“The road is long, with many a winding turn…” That 60’s song lyric fittingly describes today’s markets, with global inflation the latest turn. Many investors have never experienced inflation like we’ve seen over the past year. In the U.S., gas prices have hit all-time highs, prices for meats, poultry, fish, and eggs keep climbing, and used cars have risen more than 30% compared to two years ago. In Europe, power costs have soared to record levels, rising over 200% in Germany, France, Spain, and the UK.

The cocktail of events that has influenced price rises is no secret. The unforeseen pandemic and the subsequent record stimulus, which increased the money supply in the U.S. alone by 40%, combined with labor shortages and tight supply chains, has had an overwhelming impact. The Russian invasion of Ukraine has added further inflationary pressure, especially the impact on oil. Brent crude breached $100 a barrel for the first time since 2014 – up 500% from April 2020 lows.

Figure 1: Bloomberg World Inflation Index

Line Chart: Bloomberg World Inflation Index 2015 to 2022

Source: Bloomberg. As of December 31, 2021.

Figure 2: Real Interest Rates are Deeply Negative in Developed Economies Difference between nominal policy rates and inflation

Bar Chart: difference between nominal policy rates and inflation - latest and 2022 forecast - for 17 countries

Inflation forecasts are the latest from Consensus Economics.
Source: Financial Times, Refinitiv. As of November 9, 2021.

As central banks in developed markets have been aggressively keeping rates lower, real rates are at historic lows and near-term increases are imminent. This comes at a fairly sensitive time for markets, which have benefited from artificially low rates and tepid levels of inflation for years. Global central banks must now embark on a path of tempering inflation at a time when global equity valuations are at historically high levels, similar to how they were in the late 1990s.

As if this weren’t difficult enough, monetary policymakers need to increase rates for the first time in memory amidst slowing economic growth, weakening consumer sentiment, an equity market that has been selling off, and a flattening yield curve. Businesses must navigate issues that have been on the back burner for years: cost pressures, inventory levels, and balance sheet leverage.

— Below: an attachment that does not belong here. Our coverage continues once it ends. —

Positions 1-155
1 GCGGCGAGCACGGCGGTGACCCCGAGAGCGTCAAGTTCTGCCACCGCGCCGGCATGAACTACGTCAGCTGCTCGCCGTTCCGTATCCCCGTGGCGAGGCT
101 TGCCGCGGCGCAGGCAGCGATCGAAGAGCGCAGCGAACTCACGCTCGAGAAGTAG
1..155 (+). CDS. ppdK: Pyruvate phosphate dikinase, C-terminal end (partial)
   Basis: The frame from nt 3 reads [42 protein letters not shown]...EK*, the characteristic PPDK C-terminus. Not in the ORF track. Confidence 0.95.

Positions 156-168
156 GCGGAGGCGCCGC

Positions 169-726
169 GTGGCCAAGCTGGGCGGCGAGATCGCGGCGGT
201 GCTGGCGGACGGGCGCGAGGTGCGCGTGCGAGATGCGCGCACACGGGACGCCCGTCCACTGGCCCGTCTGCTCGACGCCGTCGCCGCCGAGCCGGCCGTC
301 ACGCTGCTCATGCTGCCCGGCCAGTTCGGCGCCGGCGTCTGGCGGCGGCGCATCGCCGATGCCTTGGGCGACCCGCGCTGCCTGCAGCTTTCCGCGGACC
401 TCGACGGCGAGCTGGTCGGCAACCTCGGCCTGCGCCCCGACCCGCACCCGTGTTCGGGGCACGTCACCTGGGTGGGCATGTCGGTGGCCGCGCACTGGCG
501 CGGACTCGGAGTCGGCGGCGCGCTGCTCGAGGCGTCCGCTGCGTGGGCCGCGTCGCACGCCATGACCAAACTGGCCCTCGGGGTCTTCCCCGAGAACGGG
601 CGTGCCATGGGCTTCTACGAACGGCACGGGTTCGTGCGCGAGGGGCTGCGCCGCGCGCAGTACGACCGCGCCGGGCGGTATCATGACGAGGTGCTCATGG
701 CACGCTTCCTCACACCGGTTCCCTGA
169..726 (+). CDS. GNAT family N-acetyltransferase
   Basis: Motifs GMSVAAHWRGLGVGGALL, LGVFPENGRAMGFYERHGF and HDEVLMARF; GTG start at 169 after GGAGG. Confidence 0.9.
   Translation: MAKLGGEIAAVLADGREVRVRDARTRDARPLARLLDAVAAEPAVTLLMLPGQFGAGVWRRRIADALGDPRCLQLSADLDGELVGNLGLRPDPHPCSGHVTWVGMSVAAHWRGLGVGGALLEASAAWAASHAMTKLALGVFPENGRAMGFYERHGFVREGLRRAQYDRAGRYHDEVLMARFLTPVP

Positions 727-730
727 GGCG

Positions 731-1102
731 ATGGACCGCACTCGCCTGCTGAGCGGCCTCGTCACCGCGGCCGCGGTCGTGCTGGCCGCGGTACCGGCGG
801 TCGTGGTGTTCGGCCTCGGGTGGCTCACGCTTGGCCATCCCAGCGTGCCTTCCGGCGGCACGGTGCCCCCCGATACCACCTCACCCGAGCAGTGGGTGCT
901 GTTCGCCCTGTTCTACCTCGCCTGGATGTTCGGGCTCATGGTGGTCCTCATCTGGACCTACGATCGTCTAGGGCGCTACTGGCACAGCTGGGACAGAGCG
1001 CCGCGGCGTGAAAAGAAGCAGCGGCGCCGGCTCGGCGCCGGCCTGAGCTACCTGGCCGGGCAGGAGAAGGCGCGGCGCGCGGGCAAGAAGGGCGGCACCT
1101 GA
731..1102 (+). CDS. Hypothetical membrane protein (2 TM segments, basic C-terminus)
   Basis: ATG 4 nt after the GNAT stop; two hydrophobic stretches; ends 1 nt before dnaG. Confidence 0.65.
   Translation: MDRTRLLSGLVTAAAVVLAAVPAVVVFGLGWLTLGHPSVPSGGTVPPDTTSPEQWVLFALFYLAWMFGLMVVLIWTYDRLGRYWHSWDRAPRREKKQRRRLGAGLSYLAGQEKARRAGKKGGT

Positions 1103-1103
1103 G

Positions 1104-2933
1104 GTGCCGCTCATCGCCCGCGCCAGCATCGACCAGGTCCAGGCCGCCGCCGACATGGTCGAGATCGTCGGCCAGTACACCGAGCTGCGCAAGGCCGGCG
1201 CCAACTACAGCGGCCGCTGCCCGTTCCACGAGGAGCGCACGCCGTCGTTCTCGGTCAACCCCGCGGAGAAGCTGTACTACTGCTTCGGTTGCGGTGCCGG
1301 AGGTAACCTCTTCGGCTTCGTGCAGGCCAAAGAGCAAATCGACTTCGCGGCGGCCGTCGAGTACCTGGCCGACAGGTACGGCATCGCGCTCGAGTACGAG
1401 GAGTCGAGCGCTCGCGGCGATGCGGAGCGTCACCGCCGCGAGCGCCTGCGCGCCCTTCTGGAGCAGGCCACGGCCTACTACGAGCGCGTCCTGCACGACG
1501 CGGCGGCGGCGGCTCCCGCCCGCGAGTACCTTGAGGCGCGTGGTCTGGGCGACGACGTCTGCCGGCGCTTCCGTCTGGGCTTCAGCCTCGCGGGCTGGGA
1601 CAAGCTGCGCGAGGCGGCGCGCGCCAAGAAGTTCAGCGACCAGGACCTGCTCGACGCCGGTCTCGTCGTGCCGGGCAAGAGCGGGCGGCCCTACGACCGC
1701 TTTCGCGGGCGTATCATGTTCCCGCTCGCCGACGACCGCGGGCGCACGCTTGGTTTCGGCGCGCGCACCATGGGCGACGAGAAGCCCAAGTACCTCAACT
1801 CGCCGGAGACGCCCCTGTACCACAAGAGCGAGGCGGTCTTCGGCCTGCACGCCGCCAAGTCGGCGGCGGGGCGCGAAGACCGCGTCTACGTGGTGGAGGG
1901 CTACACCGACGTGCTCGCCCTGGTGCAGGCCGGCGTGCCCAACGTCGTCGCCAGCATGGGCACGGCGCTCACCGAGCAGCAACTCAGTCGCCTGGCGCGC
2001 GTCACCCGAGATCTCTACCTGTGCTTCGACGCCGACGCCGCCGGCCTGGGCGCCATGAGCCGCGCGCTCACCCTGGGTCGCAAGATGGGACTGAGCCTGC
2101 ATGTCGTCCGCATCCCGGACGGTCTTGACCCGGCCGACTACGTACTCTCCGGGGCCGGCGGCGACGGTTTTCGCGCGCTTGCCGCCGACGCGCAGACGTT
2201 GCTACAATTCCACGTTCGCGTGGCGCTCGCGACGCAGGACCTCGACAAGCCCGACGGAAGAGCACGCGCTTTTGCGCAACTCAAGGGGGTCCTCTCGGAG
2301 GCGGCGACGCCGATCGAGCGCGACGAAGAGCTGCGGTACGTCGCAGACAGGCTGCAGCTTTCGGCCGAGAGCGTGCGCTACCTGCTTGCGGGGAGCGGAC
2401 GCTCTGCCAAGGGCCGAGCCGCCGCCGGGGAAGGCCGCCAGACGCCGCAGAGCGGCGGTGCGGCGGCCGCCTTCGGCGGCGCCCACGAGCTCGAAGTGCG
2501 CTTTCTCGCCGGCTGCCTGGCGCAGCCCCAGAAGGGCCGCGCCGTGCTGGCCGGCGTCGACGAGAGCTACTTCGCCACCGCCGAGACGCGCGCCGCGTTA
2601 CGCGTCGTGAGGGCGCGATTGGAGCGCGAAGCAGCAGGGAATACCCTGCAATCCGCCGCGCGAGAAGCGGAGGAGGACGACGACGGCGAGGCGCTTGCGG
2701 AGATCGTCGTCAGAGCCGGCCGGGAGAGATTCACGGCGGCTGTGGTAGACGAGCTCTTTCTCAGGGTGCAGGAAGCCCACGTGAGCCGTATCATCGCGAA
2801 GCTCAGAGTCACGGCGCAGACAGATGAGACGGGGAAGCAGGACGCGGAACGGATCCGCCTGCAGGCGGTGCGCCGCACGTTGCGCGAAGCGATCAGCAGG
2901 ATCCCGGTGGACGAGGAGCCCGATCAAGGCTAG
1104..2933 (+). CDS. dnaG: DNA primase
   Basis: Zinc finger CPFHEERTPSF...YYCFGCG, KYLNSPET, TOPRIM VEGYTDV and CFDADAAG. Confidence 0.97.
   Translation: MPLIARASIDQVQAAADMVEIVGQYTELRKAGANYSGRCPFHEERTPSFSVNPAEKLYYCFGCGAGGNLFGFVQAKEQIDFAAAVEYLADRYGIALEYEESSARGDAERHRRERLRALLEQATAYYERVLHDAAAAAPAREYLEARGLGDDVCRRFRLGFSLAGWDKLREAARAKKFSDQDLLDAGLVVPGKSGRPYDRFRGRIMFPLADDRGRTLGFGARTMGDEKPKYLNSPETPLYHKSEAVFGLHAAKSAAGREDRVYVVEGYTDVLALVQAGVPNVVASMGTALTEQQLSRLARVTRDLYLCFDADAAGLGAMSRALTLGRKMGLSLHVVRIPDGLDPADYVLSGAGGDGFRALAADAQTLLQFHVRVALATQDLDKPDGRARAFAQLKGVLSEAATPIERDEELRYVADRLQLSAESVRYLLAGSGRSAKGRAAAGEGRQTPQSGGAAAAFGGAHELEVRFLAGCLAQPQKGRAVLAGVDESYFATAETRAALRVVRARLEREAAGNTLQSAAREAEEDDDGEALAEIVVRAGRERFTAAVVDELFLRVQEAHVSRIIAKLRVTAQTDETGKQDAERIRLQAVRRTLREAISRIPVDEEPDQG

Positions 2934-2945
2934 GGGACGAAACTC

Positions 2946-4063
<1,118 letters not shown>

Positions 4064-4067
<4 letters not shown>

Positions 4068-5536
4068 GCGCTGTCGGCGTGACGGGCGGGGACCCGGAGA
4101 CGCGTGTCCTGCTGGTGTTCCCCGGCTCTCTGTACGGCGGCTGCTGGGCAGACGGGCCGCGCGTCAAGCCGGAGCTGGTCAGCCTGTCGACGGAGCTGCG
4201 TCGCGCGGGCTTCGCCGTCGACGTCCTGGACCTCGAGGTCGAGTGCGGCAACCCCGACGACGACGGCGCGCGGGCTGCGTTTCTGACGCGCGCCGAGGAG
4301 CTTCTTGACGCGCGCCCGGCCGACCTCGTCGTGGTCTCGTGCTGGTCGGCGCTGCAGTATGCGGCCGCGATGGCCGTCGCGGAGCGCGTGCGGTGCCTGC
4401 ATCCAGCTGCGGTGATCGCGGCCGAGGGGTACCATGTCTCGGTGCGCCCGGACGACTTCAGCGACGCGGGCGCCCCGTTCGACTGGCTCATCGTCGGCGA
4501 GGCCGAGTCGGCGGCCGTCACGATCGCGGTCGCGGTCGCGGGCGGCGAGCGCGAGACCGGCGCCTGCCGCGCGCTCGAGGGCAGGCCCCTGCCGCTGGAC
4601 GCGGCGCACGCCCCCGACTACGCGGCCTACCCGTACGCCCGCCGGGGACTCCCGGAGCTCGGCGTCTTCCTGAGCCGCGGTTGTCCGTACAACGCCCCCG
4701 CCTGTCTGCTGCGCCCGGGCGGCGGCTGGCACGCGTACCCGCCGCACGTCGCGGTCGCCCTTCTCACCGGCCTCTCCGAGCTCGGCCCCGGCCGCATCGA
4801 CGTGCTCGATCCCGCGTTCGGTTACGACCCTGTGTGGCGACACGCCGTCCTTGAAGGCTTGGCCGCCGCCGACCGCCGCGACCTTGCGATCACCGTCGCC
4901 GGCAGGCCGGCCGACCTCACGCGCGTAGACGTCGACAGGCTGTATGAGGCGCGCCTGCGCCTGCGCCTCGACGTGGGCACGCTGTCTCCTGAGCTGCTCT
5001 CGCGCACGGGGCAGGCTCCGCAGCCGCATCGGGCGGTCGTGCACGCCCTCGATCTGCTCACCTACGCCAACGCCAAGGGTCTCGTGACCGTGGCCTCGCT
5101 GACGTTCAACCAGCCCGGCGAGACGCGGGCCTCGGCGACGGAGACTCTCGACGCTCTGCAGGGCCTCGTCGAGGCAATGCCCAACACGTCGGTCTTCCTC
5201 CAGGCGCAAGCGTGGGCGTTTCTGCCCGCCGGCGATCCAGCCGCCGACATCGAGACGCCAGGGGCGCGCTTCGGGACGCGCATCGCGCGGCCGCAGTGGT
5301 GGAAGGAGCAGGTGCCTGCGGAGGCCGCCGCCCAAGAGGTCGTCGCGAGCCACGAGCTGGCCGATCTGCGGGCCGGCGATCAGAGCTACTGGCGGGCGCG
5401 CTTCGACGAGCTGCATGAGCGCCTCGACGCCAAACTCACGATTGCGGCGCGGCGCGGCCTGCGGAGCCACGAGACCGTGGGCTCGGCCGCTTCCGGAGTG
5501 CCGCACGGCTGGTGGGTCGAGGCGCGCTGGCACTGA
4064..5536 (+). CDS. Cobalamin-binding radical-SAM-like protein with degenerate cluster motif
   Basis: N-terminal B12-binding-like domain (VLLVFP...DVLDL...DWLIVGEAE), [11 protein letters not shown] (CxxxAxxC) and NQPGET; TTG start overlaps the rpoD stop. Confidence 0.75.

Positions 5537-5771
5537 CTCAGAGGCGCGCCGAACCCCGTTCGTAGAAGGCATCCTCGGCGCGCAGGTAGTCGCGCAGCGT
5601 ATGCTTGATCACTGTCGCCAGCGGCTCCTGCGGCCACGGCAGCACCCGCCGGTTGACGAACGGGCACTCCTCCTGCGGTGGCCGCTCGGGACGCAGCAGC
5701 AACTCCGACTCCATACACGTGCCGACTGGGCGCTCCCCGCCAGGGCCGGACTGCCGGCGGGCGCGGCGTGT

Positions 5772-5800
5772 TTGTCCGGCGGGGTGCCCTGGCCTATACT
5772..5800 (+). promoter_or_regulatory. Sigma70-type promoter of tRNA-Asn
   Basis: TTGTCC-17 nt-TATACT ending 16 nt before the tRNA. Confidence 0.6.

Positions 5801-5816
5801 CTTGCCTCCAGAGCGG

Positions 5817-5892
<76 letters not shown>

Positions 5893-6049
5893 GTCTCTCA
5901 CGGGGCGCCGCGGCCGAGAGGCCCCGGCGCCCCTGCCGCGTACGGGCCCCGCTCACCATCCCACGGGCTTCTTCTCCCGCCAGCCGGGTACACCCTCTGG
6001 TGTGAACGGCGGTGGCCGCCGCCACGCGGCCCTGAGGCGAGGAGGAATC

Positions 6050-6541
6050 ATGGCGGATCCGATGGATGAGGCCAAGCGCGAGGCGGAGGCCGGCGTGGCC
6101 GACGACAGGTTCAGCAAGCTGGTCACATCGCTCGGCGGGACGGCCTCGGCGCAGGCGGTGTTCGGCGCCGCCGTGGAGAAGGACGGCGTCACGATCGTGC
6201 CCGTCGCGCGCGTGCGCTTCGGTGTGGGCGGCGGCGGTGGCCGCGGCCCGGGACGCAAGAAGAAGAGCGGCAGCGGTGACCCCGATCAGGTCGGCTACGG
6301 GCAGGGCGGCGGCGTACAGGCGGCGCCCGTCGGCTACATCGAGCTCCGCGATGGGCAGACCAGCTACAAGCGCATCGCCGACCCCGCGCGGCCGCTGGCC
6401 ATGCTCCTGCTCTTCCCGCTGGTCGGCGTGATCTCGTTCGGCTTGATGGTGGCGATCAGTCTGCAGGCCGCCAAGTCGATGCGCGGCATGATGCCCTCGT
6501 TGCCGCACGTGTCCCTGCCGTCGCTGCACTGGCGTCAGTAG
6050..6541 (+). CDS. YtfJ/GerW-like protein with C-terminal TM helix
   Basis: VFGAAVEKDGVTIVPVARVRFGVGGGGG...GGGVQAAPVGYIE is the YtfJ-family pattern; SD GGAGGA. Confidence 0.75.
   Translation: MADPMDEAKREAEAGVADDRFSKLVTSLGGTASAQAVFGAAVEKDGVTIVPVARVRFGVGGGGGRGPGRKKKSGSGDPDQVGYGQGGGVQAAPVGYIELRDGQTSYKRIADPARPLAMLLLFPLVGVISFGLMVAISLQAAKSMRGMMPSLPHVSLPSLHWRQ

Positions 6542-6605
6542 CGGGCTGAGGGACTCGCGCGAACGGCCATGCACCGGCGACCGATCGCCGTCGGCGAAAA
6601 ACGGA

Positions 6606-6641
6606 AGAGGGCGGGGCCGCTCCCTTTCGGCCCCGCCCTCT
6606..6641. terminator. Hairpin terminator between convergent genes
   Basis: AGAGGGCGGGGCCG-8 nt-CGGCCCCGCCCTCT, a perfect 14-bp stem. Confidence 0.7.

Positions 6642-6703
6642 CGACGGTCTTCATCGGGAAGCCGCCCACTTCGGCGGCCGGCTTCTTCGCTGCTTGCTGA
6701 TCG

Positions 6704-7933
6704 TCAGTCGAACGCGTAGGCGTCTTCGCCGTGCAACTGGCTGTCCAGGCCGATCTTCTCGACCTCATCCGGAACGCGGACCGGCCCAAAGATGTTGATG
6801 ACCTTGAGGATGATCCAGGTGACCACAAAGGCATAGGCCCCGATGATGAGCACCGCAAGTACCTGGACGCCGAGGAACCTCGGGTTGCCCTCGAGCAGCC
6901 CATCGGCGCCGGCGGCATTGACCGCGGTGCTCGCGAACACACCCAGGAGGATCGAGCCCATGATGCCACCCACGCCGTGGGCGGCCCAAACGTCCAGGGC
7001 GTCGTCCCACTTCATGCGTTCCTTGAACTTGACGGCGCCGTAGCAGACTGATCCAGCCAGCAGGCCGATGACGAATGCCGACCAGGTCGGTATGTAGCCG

This clearly is not an environment for the faint of heart. The question on investors’ minds: Will markets ahead look more like the 1990s and the last 10 years when returns came easily, or more like the decade in between, where finding returns was a challenging task? Of course, no one knows the answer. In our view, the best approach is to “know what you own and why you own it,” as legendary investor Peter Lynch once said. That is sound advice and especially so during difficult markets.

Figure 3: Market Continues to Make New Highs Similar to the 1990s MSCI ACWI Index

Line Chart: MSCI AWI Index from 1978 to 2021 with points indicating new market highs

Source: Bloomberg, FactSet. As of December 31, 2021.
Highlighted Downturns are the Total Return from peak to trough during those time periods.
The Index depicted is the MSCI AC World Index (SR) (USD), as defined in FactSet.

Figure 4: Tightening Time BofA strategists see risks from Fed tightening into an overvalued market

Bar Chart: S&P 500 PE ratio at start of hiking cycle

Source: Bloomberg, BofA U.S. Equity & Quant Strategy Research. As of November 9, 2021.

Figure 5: Global Long-Run Profit Persistence Parameter by Sector

Column Chart: Long run profit persistence parameter, Brand & IP-Sensitive Sectors and Traditional Sectors

Source: Bhangu, P.K. (2020), "Persistence of profitability in top firms: does it vary across sectors?", Competitiveness Review, Vol. 30, No. 3, pp. 269-287. As of May 13, 2020.

As quality growth investors, we feel good about owning companies with wide competitive moats, intellectual property (IP) advantages, strong brands, and robust balance sheets over capital-intensive, commodity businesses. If history is any kind of reliable guide, quality growth businesses were relative winners during the last persistent bout of inflation, from the mid 1970’s to early 1980’s. Admittedly, that’s a long way back, but in our view provides a relevant period of comparison.

Figure 6: Quality Growth at a Reasonable Price A sweet spot in past high and rising inflation environments

Column and Line Chart: CPI Changes Per Calendar Year, Quality Growth at a Reasonable Price Cumulative Excess Returns, 1976 to 1982

Past performance (actual or simulated) is not an indicator of future performance.
Source: Pachon, Wang, Inflation Hedge Portfolio. Data is up to November 1, 2021. Data: Credit Suisse HOLT, Bloomberg, Axioma, St. Louis Fed. All data shown for indicative purposes only.

Over the last couple of years, equity markets have oscillated between momentum stocks that have benefited from record stimulus and value stocks buoyed by rising interest rates and commodity prices amidst a recovery in corporate earnings and the economy from the COVID downturn. Whatever the hurdles in the road ahead, we believe that owning quality businesses can act as ballast in a well-diversified portfolio, helping investors navigate through challenging times.

The commentary is the opinion of Vontobel Asset Management. This material has been prepared using sources of information generally believed to be reliable; however, its accuracy is not guaranteed. Opinions represented are subject to change and should not be considered investment advice or an offer of securities.

Past performance is not an indicator of future results.

Please consider a Fund’s investment objectives, risks, charges, and expenses carefully before investing. For this and other information about any Virtus Fund, contact your financial professional, call 800-243-4361, or visit virtus.com for a prospectus or summary prospectus. Read it carefully before investing.